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Song thrush

Turdus philomelos

Photo: Song thrush
Weights and measures
Length from 20 to 23,5 cm
Weight from 50 to 107 g
Biological data
Lifespan 3 r
Animal description
The Song Thrush (Turdus philomelos) is a charming and melodious bird that belongs to the thrush family, Turdidae. It is a medium-sized bird, measuring about 20 to 23 cm in length, with a wingspan ranging from 33 to 36 cm. The bird is well-admired for its beautiful singing voice, from which it derives its name. The Song Thrush has a wide distribution, being found across much of Eurasia and has been introduced to New Zealand and Australia where it has established stable populations.

Physical Characteristics:
The Song Thrush possesses a distinctive appearance that makes it relatively easy to identify. It has brown upperparts and creamy underparts, with the latter being adorned with dark, round spots that are a key identifying feature. The bird's head, back, and wings display varying shades of brown, with the intensity of the color varying among individuals. Its underwing is pale yellowish, visible during flight. The tail is relatively short and square. Both sexes appear similar in plumage, but juveniles can be distinguished by a more mottled appearance.

Habitat and Distribution:
Song Thrushes are adaptable birds, found in a variety of habitats including forests, gardens, parks, and farmland across Europe and into parts of Asia. They show a preference for areas with dense undergrowth or thick vegetation, which provides cover and nesting sites, as well as a rich supply of their invertebrate prey. In winter, some populations migrate southwards to warmer regions, while others remain in their breeding territories if food is abundant.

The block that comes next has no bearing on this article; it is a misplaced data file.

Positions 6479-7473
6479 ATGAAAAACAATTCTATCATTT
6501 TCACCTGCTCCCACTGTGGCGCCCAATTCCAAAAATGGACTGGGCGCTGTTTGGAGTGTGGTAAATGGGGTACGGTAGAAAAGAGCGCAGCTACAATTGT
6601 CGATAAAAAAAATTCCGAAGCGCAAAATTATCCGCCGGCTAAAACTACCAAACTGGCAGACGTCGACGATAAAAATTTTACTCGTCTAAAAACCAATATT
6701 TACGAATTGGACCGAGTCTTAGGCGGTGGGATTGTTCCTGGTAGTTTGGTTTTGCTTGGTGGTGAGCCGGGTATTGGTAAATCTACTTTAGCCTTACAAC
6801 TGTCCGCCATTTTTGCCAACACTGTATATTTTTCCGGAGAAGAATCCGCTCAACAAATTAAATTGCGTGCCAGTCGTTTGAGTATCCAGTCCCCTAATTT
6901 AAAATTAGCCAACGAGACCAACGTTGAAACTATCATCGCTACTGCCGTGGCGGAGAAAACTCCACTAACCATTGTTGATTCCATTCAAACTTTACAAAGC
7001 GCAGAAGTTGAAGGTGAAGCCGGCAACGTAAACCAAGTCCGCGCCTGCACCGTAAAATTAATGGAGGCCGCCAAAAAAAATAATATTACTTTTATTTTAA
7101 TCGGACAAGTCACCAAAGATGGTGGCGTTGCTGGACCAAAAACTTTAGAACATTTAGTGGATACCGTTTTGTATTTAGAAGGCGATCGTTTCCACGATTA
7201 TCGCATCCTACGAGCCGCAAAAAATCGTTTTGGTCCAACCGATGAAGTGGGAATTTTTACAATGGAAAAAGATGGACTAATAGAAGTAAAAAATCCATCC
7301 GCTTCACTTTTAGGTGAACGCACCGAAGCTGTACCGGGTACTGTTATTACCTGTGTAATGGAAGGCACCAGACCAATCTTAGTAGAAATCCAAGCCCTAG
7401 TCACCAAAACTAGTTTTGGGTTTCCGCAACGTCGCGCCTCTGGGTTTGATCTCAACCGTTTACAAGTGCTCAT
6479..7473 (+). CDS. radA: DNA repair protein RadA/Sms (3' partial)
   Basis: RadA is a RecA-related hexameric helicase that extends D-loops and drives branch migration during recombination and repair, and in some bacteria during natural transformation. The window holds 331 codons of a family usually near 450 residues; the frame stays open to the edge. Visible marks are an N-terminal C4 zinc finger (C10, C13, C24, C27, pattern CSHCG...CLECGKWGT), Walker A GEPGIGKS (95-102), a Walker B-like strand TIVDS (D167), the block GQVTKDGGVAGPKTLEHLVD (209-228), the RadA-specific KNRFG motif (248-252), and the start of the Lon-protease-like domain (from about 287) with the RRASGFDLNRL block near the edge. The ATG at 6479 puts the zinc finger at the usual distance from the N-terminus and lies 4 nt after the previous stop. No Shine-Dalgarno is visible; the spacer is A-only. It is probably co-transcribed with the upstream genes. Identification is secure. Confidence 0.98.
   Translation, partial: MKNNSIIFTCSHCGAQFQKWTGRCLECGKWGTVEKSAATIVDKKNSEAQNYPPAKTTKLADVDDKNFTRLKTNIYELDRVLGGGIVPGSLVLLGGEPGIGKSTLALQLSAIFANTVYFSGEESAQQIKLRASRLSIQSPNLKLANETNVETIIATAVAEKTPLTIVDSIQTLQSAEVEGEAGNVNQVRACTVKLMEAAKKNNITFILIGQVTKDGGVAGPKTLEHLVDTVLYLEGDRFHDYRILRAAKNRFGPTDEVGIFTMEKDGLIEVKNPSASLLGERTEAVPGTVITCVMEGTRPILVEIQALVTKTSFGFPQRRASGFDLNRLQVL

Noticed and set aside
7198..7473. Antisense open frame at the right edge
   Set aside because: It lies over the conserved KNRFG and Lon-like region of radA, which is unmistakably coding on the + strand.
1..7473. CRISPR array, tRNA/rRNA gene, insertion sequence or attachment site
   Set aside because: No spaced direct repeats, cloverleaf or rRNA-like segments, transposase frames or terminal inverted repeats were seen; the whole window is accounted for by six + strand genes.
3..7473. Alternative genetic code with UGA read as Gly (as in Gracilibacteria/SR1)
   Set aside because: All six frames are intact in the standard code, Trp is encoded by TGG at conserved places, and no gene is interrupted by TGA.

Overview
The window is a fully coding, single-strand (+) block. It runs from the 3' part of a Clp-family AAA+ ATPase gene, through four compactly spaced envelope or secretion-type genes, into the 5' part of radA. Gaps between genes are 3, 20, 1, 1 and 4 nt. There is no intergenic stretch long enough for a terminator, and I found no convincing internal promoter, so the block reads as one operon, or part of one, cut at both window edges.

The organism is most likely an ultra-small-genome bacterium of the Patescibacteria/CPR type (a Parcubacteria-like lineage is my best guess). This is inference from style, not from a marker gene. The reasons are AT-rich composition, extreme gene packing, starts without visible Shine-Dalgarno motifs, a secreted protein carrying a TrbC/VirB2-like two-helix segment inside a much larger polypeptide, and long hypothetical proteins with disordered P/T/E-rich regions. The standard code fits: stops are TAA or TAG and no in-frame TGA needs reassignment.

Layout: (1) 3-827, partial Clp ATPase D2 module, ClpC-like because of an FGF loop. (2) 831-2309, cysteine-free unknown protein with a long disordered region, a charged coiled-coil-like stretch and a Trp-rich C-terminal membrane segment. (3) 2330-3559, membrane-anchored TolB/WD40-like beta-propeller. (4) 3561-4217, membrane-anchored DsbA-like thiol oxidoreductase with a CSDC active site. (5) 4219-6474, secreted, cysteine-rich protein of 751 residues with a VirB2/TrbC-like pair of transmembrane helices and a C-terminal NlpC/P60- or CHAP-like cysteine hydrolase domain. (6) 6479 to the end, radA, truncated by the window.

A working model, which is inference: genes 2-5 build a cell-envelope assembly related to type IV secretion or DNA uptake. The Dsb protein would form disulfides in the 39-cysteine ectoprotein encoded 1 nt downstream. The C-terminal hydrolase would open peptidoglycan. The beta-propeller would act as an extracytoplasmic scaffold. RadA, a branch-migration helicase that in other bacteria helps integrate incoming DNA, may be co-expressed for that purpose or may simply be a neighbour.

Diet and Feeding Habits:
The diet of the Song Thrush is diverse, consisting mainly of invertebrates such as earthworms, snails, and insects during the breeding season. It is famous for its method of feeding on snails by using a stone or hard surface as an 'anvil' to break the snail's shell. During the colder months, it supplements its diet with berries and fruits. This adaptability in feeding habits helps it to survive in a variety of environments.

The breeding season for Song Thrushes typically begins in early spring. They are monogamous birds, with pairs forming strong bonds during the breeding season. The female is responsible for building a neat, cup-shaped nest made of grass, leaves, and mud, usually positioned in the fork of a tree or a bush. She lays a clutch of 3 to 5 blue or greenish eggs with black spots, which she incubates for about two weeks. Both parents then feed the chicks, which fledge approximately two weeks after hatching. Song Thrushes may have two or even three broods in a single breeding season.

Conservation Status:
The Song Thrush has experienced declines in parts of its range due to habitat loss, pesticide use, and changes in agricultural practices. However, it remains widespread and is classified as Least Concern by the International Union for Conservation of Nature (IUCN), indicating that it is not currently at significant risk of extinction.

The Song Thrush is celebrated for its vocal abilities. Its song is a complex and melodious sequence of phrases, often repeated two to four times before moving on to a new sequence. This repetition is a distinctive feature of its song, which can include a wide variety of mimicked sounds and notes. The bird sings from high perches and is often heard at dawn and dusk, adding a delightful soundtrack to its habitats.

In summary, the Song Thrush is a beautiful and adaptable bird, renowned for its melodious song and distinctive appearance. Despite facing challenges from habitat changes, it continues to thrive in a wide range of environments, bringing joy to those who have the pleasure of witnessing its song and presence.
Map of occurrence
Photo: Song thrush - occurrence
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